Henry said: "You play 51 weeks of the year where it is you, or you and your caddie, against the rest of the world. Stewart Cink and I really team up well in the Ryder Cup. We played two fourball matches and really played very well.

"I am really looking forward to playing with him. We get on great. Our games are very similar. Unfortunately we didn't win the Ryder Cup so maybe we can bring the World Cup back home."

Harrington and England’s Luke Donald are the only members of the world’s top ten taking part this week.

Americans Woods, Phil Mickelson, Davis Love , David Toms and Chris DiMarco all turned down the chance to compete for their country this week while leading South African pair of Ernie Els and Retief Goosen and Spain’s Sergio Garcia are also unavailable.

Donald admits that the event has been devalued by several countries fielding weakened teams with the Americans going down to world No 25 Cink and No 67 Henry.

Ranked ninth in the world, Donald said: "The USA have very strong players, the top three in the world, so it's a shame they have to go down that low to find their first player.

"It would be nice to have a little bit of a stronger team. It is, after all, a world event, and when you have a nation that has such strong players - and Stewart Cink and JJ Henry are very strong players - to have to go that far down on the list weakens the overall feel of the tournament.

"But I don't think you can just single out the US for not fielding their strongest team. I'm sure other teams this week could potentially field stronger teams.

"If Tiger, Phil or Jim do turn up, and people know that they are going to turn up ahead of time, maybe that sends a message to the other players that we should be playing here as well. It can create a stronger field that way."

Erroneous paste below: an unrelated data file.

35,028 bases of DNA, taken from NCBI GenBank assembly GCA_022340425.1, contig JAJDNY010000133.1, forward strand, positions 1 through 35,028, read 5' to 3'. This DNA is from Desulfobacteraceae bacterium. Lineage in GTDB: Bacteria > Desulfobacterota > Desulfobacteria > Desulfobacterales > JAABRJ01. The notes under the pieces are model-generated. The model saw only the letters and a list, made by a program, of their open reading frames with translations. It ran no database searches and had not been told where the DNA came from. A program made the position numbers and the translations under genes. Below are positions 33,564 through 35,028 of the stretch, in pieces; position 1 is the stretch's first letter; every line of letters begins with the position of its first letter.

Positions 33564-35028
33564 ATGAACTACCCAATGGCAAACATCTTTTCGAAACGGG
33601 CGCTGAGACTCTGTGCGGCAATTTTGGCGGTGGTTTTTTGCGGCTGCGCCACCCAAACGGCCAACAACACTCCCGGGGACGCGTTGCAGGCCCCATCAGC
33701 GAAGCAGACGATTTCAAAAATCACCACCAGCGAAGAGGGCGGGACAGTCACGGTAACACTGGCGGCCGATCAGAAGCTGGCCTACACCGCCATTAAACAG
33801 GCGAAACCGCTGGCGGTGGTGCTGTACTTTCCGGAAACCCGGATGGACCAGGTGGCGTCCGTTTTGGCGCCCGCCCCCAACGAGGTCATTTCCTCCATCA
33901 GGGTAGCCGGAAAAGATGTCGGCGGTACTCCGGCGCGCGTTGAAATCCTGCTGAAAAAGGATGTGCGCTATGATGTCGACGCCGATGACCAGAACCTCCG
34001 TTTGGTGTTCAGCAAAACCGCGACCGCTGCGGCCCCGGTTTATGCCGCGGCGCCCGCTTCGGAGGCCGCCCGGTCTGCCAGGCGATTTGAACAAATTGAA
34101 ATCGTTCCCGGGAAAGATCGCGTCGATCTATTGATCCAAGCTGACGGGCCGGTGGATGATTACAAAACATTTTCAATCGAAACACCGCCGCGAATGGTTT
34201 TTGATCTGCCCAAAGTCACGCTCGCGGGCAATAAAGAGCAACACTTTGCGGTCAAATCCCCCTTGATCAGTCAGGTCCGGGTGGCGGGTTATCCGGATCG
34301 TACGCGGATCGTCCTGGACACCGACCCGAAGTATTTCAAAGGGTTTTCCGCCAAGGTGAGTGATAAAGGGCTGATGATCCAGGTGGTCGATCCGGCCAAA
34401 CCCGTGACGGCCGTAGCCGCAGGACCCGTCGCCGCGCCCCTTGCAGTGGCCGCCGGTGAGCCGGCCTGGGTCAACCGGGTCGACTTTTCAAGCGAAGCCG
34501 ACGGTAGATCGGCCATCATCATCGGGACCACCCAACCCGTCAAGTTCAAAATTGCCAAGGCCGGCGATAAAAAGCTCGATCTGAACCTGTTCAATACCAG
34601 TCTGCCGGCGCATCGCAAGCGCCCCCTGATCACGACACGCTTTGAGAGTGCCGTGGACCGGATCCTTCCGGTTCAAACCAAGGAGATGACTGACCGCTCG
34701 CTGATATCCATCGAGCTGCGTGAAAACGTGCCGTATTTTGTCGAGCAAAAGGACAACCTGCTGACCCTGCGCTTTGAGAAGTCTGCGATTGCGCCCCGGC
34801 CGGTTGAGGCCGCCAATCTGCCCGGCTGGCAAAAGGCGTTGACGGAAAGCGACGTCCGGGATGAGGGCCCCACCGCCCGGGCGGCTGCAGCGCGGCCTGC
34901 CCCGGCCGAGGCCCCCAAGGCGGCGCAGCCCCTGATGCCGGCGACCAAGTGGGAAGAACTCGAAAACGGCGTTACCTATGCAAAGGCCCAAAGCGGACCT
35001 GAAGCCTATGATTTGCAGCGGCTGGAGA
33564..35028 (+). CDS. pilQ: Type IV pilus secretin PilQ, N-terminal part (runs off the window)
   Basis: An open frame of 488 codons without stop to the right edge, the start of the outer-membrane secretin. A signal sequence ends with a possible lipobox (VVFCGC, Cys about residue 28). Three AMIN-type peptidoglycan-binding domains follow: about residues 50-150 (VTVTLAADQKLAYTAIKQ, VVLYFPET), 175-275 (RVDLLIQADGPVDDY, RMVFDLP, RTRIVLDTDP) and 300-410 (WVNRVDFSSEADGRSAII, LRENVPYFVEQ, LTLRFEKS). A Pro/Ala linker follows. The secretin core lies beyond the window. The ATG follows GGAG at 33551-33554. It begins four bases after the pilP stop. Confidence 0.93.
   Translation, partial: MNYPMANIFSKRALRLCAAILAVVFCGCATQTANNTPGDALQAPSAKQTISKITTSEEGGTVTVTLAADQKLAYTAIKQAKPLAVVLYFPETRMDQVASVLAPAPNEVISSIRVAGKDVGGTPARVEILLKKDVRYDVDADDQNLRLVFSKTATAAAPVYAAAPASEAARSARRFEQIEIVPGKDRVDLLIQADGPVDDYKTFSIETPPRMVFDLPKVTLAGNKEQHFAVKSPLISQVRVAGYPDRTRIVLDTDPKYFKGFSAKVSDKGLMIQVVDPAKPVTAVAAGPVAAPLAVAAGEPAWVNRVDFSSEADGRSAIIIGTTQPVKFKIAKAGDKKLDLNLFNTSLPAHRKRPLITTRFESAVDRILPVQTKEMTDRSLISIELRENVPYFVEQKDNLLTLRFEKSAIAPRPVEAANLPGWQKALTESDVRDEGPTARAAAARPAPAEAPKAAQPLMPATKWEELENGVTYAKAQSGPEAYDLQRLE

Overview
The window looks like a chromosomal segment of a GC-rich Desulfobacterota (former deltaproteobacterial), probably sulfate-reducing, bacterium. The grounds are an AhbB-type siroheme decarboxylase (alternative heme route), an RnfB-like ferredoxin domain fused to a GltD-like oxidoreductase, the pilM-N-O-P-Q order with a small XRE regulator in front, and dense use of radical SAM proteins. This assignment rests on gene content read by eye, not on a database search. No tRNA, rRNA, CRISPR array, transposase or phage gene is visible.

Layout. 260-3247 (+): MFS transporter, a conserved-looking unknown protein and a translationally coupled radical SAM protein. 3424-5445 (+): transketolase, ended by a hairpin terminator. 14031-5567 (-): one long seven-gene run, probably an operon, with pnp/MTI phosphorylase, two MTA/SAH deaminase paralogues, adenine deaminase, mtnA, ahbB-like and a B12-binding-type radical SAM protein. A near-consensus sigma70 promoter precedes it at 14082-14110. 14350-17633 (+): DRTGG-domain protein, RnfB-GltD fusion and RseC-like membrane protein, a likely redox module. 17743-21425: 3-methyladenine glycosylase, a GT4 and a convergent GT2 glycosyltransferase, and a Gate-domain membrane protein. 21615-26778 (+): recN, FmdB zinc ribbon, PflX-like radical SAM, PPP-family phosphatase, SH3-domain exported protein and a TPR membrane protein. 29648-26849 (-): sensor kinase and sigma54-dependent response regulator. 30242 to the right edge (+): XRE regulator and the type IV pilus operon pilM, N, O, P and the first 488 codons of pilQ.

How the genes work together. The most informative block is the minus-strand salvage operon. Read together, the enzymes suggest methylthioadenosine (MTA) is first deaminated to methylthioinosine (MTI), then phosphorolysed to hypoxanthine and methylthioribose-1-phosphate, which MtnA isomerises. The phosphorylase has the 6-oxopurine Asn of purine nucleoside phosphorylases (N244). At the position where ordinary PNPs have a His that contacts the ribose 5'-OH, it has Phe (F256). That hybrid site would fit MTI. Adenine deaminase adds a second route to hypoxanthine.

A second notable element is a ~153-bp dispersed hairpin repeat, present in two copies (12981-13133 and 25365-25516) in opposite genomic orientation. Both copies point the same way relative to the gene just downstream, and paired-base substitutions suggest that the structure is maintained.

Scotland’s Colin Montgomerie, who is playing for the event for the first time since 1999 alongside Marc Warren, echoed Donald’s feelings.

Monty said: "It's a shame that the first choice of countries wish not to participate. When we have the three other World Golf Championship events, and all the money they are playing for in the States in particular, this is unfortunately just another one that might not fit in.

"Other tournaments have come into the calendar, there are more tournaments of this value and prize money around than ever before so there is more choice."

WGC - Barbados World Cup

Tee times

08:18 Germany (Bernhard Langer & Marcel Siem), Jamaica (Peter Horrobin & Delroy Cambridge;

08:30 Australia (John Senden & Mark Hensby), Colombia (Camilo Villegas & Manuel Merizalde);

08:42 Spain (Miguel Angel Jiménez & Gonzalo Fernandez), Japan (Hideto Tanihara & Tetsuji Hiratsuka);

08:54 Denmark(Thomas Björn & Søren Hansen), Canada (Mike Weir & Jim Rutledge);

09:06 South Africa (Rory Sabbatini & Richard Sterne), Mexico (Octavio Gonzalez & Esteban Toledo);

09:18 Argentina(Angel Cabrera & Andres Romero), France (Raphael Jacquelin & Jean Van De Velde);

09:30 USA (Stewart Cink & J J Henry), Italy (Francesco Molinari & Emanuele Canonica);

09:42 Ireland (Padraig Harrington & Paul McGinley), Singapore (Mardan Mamat & Chih-Bing Lam);

09:54 Scotland (Colin Montgomerie & Marc Warren), Switzerland (Martin Rominger & Nicolas Sulzer);

10:06 England (Luke Donald & David Howell), Korea (S K Ho & Charlie Wi);

10:18 Sweden (Henrik Stenson & Carl Pettersson), Trinidad & Tobago(Stephen Ames & Robert Ames);

10:30 Barbados (Roger Beale Jr. & James Johnson), Wales (Bradley Dredge & Stephen Dodd).